## now let packtes go to your local net
iptables -I FORWARD -p tcp -d 192.168.1.10 --dport 80 -j ACCEPT

and off you go with public port 8050 getting forwarded to internal 192.168.1.10 machine on port 80
 
Old 01-08-2004, 12:17 PM   #5
wildwolf
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Been there, tried that, didn't work. Even tried your code, didn't work either.

No need to try any more, the code I posted works fine for me on port 713.
 
Old 01-09-2004, 07:34 AM   #6
peter_robb
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Just remove any references to --sport in the -t nat PREROUTING rule for -i $EXTIF & the FORWARD rules

Any source port is ok coming in on $EXTIF, just the destination port must be 80

Last edited by peter_robb; 01-09-2004 at 07:50 AM.
 
Old 01-09-2004, 11:25 PM   #7
wildwolf
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Tried that. Specifically:
Code:
$IPTABLES -t nat -A PREROUTING -i $EXTIF -p tcp -d $EXTIP \
    --dport 8050 -j DNAT --to 192.168.1.5:80
$IPTABLES -A FORWARD -i $EXTIF -o $INTIF -p tcp -d 192.168.1.5 \
    --dport 8050 -m state --state NEW,ESTABLISHED -j ACCEPT
$IPTABLES -A FORWARD -i $INTIF -o $EXTIF -p tcp -s 192.168.1.5 \
    --dport 8050: -m state --state ESTABLISHED -j ACCEPT

## forward from internal interface
$IPTABLES -t nat -A PREROUTING -i $INTIF -p tcp -s $INTNET -d \
    $EXTIP --dport 8050 -j DNAT --to 192.168.1.5:80
$IPTABLES -A FORWARD -i $INTIF -o $INTIF -p tcp -s $INTNET \
    -d 192.168.1.5  --dport 8050 -m state --state NEW,ESTABLISHED -j ACCEPT
$IPTABLES -A FORWARD -i $INTIF -o $INTIF -p tcp -s 192.168.1.5 \
    -d $INTNET --dport 8050: -m state --state ESTABLISHED -j ACCEPT
$IPTABLES -t nat -A POSTROUTING -o $INTIF -p tcp -s $INTNET -d \
    192.168.1.5 --dport 8050 -j SNAT --to-source 192.168.1.1
and that didn't work either. I removed the source ports, as you said, and changed the destination port to 8050, and wanted to forward it to port 80 on the internal machine. I evne tried running the internal webserver on port 8050 (and yes I changed the lines above to 192.168.1.5:8050) and that didn't work either.

Like I have, with port 713 works. If I try port 8050, it does not. That's the only way so far I can get it to work, which makes me wonder if there's something further up in my iptables that's screwed up?
 
Old 01-11-2004, 11:47 AM   #8
peter_robb
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Location: Szczecin, Poland
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If you are forwarding http requests, they all have "--dport 80"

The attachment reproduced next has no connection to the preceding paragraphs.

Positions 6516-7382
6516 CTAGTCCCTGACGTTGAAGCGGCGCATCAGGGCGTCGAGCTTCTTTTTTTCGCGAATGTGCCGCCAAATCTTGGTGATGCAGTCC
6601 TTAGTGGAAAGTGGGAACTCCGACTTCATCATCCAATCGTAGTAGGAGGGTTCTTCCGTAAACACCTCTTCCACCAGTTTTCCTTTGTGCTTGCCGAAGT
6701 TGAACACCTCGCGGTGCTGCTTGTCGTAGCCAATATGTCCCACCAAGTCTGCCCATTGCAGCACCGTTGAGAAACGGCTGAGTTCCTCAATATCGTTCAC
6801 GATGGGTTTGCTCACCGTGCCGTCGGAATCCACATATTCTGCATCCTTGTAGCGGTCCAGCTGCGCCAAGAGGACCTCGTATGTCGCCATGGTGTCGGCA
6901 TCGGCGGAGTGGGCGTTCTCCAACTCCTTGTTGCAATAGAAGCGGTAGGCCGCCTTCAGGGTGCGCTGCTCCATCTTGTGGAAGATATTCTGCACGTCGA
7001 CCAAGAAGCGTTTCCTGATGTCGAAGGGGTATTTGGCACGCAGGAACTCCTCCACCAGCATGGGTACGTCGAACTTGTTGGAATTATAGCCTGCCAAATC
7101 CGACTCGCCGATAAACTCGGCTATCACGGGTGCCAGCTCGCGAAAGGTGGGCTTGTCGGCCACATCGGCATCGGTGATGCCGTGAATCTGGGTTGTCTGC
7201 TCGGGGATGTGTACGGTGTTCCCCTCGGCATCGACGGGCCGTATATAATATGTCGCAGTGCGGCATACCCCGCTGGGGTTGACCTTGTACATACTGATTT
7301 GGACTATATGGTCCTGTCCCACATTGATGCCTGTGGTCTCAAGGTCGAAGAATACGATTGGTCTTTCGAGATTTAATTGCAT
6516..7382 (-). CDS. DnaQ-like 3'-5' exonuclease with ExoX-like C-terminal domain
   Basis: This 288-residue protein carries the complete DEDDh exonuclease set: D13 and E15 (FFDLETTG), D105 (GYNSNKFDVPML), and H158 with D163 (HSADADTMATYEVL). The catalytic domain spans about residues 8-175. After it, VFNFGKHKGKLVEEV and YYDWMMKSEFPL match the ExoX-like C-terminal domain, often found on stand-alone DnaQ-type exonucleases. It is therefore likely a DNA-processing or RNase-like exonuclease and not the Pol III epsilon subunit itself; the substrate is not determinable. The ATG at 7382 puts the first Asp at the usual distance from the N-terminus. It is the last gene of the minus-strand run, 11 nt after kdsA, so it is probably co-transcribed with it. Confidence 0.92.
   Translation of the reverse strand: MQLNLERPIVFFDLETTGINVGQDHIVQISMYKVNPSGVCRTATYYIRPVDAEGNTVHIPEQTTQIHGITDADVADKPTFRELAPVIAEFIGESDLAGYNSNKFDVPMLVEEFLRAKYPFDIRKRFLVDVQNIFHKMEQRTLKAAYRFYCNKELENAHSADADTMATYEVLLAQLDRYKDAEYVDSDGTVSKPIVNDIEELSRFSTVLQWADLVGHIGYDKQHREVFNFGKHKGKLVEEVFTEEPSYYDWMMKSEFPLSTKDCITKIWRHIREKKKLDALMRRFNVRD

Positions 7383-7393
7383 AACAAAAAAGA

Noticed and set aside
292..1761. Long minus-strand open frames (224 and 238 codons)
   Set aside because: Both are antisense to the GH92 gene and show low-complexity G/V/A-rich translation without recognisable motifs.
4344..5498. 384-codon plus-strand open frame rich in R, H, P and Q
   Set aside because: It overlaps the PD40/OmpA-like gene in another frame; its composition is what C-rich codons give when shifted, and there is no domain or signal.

so a typical line would look like ..

$IPTABLES -t nat -A PREROUTING -i $EXTIF -p tcp -d $EXTIP --dport 80 -j DNAT --to 192.168.1.5:8050

And drop the last 3 rules relating to forwarding from the internal interface
So long as you allow general internal traffic to pass to the internet, you don't need a specific rule...

Last edited by peter_robb; 01-11-2004 at 11:52 AM.
 
Old 01-11-2004, 01:27 PM   #9
wildwolf
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They all won't have --dport 80, as I want them coming in on port 8050 because the requests will go to an internal server running an http server.

Port 80 will still be used on the linux machine that is doing the forwarding/firewalling for its own http server.

Thus, anything I try like so:
$IPTABLES -t nat -A PREROUTING -i $EXTIF -p tcp -d $EXTIP --dport 8050 -j DNAT --to 192.168.1.5:80

or
$IPTABLES -t nat -A PREROUTING -i $EXTIF -p tcp -d $EXTIP --dport 8050 -j DNAT --to 192.168.1.5:8050

has been failing me. The only thing that has worked is using a lower numbered port (thus the 713). I just would like to know if there's something that would cause 8050 to not work, and allow 713 to work.
 
Old 01-12-2004, 03:59 AM   #10
peter_robb
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Ok, that's quite a different scenario from your 1st post..

Where does it show you it has failed?
Do the http server logs show connection packets?

--quote--
I can port forward port 80 straight through to the internal machine. Would be nice to port foward a different port, so I could still run a webserver on the external/NAT machine as well.
---
However, if I change the "80" to "8050" and start the internal webserver to use port 8050, then I get nothing.